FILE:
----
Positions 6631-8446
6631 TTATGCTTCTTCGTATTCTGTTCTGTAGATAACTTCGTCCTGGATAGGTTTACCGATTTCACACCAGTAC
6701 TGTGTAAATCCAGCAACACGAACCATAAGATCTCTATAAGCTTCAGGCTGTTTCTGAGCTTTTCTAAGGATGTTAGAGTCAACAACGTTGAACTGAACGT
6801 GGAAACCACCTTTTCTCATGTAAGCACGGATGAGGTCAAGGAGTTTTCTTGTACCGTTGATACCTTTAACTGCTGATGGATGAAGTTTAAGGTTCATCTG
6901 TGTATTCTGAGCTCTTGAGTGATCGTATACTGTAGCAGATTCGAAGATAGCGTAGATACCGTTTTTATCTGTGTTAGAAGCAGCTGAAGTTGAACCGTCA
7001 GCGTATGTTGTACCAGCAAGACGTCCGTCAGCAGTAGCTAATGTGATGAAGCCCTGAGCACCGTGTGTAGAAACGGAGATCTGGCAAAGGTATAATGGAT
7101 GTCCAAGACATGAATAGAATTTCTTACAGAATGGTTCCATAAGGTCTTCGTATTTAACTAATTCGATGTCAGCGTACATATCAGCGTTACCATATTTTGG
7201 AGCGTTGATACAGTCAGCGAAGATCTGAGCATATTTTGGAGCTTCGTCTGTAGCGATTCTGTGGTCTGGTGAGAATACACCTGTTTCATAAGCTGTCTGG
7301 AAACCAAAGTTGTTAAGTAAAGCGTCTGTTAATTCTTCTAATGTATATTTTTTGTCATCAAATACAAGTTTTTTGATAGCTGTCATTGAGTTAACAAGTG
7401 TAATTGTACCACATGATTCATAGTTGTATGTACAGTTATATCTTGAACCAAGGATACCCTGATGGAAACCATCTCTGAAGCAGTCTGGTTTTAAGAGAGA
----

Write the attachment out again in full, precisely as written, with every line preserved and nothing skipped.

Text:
Positions 6631-8446
6631 TTATGCTTCTTCGTATTCTGTTCTGTAGATAACTTCGTCCTGGATAGGTTTACCGATTTCACACCAGTAC
6701 TGTGTAAATCCAGCAACACGAACCATAAGATCTCTATAAGCTTCAGGCTGTTTCTGAGCTTTTCTAAGGATGTTAGAGTCAACAACGTTGAACTGAACGT
6801 GGAAACCACCTTTTCTCATGTAAGCACGGATGAGGTCAAGGAGTTTTCTTGTACCGTTGATACCTTTAACTGCTGATGGATGAAGTTTAAGGTTCATCTG
6901 TGTATTCTGAGCTCTTGAGTGATCGTATACTGTAGCAGATTCGAAGATAGCGTAGATACCGTTTTTATCTGTGTTAGAAGCAGCTGAAGTTGAACCGTCA
7001 GCGTATGTTGTACCAGCAAGACGTCCGTCAGCAGTAGCTAATGTGATGAAGCCCTGAGCACCGTGTGTAGAAACGGAGATCTGGCAAAGGTATAATGGAT
7101 GTCCAAGACATGAATAGAATTTCTTACAGAATGGTTCCATAAGGTCTTCGTATTTAACTAATTCGATGTCAGCGTACATATCAGCGTTACCATATTTTGG
7201 AGCGTTGATACAGTCAGCGAAGATCTGAGCATATTTTGGAGCTTCGTCTGTAGCGATTCTGTGGTCTGGTGAGAATACACCTGTTTCATAAGCTGTCTGG
7301 AAACCAAAGTTGTTAAGTAAAGCGTCTGTTAATTCTTCTAATGTATATTTTTTGTCATCAAATACAAGTTTTTTGATAGCTGTCATTGAGTTAACAAGTG
7401 TAATTGTACCACATGATTCATAGTTGTATGTACAGTTATATCTTGAACCAAGGATACCCTGATGGAAACCATCTCTGAAGCAGTCTGGTTTTAAGAGAGA